The University of Texas at Austin College of Pharmacy and UT Health San Antonio hosted their annual Texas Substance Use Symposium, April 29-30. This year, the event’s main topic was the opioid crisis.
“The Texas Substance Use Symposium was inspired by some work that we were doing in Bear County related to opioids,” event co-chair Dr. Jennifer Porter said. “As a person who does research and work related to substance use, it became clear to me there was not easy access to high quality evidence based continuing education
“We wanted to provide access to a variety of professionals with a common interest in substance use. The other unique piece we wanted was that community members and people affected by substance abuse are also invited.”
Dr. Daniel Ciccarone talked about changes in the drug crisis caused by the supply of illegal drugs over the past decade.
“Methamphetamine is back. It’s back big time,” Ciccarone said. “The supply has changed since about 2015 particularly in West Virginia where the locally made ‘Shake and Bake’ was very common prior to 2015. People made a big point in telling us it’s all different now; it’s a different drug. It’s more of an import quality. They can tell the difference in quality. They know it’s less expensive. That’s why the market shifted, because price means a lot to these folks. The new stuff is more potent.”
However, according to Ciccarone, many drug users will use whatever drugs are available. Many users are turning from heroine to substances like meth or ice, because they are cheaper.
“Supply is up, purity is up, price is down,” Ciccarone said. “Contamination is happening, but unfortunately we can’t get a solid data point. We don’t know whether if the level of contamination is meaningful or not, because we don’t have purities. We don’t know if it is toxic levels or not. This cross contamination has been happening for a while. It’s getting worse overtime.”
Dr. Bonzo Reddick spoke about issues surrounding HIV and HCV and AIDs. These diseases are a problem among drug users and sharing needles is a common source of disease.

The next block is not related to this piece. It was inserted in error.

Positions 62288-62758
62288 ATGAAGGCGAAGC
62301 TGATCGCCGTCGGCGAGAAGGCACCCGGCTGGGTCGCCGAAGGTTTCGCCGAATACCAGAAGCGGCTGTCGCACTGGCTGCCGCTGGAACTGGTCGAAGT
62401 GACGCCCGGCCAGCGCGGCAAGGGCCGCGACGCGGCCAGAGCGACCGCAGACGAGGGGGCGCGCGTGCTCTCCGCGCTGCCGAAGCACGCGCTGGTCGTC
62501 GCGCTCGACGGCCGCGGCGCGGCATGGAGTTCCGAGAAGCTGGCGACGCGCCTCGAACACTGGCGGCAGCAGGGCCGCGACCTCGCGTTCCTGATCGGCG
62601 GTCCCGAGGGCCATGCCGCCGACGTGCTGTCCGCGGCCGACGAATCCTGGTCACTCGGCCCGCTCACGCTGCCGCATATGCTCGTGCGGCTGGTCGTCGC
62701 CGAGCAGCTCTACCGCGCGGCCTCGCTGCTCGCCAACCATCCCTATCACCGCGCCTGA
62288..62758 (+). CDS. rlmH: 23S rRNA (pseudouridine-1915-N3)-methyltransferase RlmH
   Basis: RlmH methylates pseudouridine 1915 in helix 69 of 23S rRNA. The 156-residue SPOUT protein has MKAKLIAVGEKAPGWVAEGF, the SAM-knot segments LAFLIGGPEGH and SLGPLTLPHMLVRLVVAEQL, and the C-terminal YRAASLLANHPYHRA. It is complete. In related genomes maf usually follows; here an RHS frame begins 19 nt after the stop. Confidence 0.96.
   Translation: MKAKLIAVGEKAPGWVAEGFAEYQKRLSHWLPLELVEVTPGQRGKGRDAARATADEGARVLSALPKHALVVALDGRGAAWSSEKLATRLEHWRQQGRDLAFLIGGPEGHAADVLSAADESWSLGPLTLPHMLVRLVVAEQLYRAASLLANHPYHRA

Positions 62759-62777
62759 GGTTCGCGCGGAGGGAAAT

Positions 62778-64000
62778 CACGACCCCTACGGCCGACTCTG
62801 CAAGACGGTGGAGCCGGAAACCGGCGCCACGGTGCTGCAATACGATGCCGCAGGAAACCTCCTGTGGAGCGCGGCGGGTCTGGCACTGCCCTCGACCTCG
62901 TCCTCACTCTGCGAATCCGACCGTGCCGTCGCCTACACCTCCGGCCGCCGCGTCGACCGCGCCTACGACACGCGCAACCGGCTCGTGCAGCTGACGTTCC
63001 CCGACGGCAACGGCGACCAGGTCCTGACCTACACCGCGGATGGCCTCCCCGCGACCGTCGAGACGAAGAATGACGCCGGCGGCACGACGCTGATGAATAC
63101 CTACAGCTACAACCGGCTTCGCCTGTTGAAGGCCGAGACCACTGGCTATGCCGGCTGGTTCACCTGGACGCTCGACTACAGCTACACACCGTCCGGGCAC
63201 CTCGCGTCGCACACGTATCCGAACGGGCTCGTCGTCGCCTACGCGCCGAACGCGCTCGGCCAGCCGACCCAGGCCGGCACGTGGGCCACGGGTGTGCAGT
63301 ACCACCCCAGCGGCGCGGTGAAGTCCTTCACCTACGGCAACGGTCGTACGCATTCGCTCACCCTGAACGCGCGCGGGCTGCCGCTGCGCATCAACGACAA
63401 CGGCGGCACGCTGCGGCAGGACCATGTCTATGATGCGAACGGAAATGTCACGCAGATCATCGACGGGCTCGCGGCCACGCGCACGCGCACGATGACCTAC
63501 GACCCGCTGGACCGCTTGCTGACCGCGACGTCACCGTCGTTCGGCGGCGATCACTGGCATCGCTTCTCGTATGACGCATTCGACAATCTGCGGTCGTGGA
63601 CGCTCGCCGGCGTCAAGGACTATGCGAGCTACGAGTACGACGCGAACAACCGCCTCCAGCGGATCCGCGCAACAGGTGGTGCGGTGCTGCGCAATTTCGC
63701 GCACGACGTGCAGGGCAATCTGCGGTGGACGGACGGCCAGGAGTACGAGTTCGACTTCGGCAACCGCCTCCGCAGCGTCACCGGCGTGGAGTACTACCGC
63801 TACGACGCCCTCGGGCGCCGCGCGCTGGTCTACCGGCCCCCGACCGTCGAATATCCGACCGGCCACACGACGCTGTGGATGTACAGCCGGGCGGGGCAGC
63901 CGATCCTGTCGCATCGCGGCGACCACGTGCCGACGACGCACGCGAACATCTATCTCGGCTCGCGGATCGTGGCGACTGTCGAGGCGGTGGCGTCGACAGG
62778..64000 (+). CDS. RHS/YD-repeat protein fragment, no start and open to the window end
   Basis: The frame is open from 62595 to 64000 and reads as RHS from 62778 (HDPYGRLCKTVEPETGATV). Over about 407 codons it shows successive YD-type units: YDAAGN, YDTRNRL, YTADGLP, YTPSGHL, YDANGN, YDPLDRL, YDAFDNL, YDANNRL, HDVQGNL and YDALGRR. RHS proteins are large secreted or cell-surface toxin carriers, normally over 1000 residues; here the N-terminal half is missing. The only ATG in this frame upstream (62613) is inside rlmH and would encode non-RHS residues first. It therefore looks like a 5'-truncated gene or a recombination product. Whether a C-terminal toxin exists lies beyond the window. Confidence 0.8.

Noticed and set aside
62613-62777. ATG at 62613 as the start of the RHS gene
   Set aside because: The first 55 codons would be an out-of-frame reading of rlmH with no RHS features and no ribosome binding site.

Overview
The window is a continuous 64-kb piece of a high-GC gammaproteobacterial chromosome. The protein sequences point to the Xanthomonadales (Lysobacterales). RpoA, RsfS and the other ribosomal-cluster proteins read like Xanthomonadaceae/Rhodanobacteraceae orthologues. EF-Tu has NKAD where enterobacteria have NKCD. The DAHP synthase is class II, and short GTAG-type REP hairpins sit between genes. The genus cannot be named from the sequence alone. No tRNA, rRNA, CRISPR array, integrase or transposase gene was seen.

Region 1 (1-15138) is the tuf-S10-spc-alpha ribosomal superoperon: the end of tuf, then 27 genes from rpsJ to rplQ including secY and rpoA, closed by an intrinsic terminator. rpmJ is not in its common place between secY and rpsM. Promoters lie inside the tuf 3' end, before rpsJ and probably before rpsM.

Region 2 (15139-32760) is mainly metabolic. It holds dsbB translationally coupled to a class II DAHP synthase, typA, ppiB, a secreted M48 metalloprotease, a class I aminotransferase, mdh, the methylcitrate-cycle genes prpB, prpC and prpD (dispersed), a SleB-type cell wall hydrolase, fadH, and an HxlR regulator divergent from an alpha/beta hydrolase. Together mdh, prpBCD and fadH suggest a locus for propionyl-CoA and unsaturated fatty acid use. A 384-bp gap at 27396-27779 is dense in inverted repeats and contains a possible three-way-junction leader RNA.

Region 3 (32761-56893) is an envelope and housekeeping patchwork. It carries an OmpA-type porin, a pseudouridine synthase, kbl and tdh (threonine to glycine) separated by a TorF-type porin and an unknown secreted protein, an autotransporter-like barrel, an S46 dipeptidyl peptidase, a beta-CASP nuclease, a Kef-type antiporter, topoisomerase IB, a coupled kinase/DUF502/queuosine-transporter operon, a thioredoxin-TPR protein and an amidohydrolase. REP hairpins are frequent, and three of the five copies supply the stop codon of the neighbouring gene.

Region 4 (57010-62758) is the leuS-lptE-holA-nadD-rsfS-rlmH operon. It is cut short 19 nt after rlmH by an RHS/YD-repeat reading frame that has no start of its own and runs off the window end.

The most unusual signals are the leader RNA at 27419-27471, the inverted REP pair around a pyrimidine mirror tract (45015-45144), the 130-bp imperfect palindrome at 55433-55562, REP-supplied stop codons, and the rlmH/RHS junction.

“We use age based screening,” Reddick said. “Do not think you can figure out who’s at risk and who’s not, because you can’t. By treating people and diagnosing people early with HIV and treating, we see decreased death rates, we see decrease age related complications, we see decrease in community viral loads. Again huge benefits to the individual and to the community by testing them early, diagnosing them early, and getting them started on medication early. Interdisciplinary collaboration is critical.”
David Miramontes, medical director for the San Antonio fire department, explained that meth is a major problem in San Antonio.
“Meth is a game changer for us here,” Miramontes said. “There’s no inpatient magic bullet treatment for meth addiction. In Bear County, the number one cause of death for drug overdose isn’t heroine, it’s meth, or meth with heroine, or meth with benzos.”
Dr. Potter offered advice to anyone who is not a professional, but wants to help a loved one who is struggling with substance abuse.
“Perhaps the most important thing is that if they suspect someone in their own life is struggling with substance use they should ask them,” Potter said. “A lot times because we’re polite we don’t ask, even though we’re worried and that might be the very thing that changes someone’s life. If you’re worried about [someone] having a substance abuse problems, ask.
“Just the fact that asking is a compassionate act will sometimes encourage that individual to go, ‘You know I could really use some help,’ and if they do ask for help, be there for them. You don’t have to fix them, but just be there for them don’t turn your back on them.”
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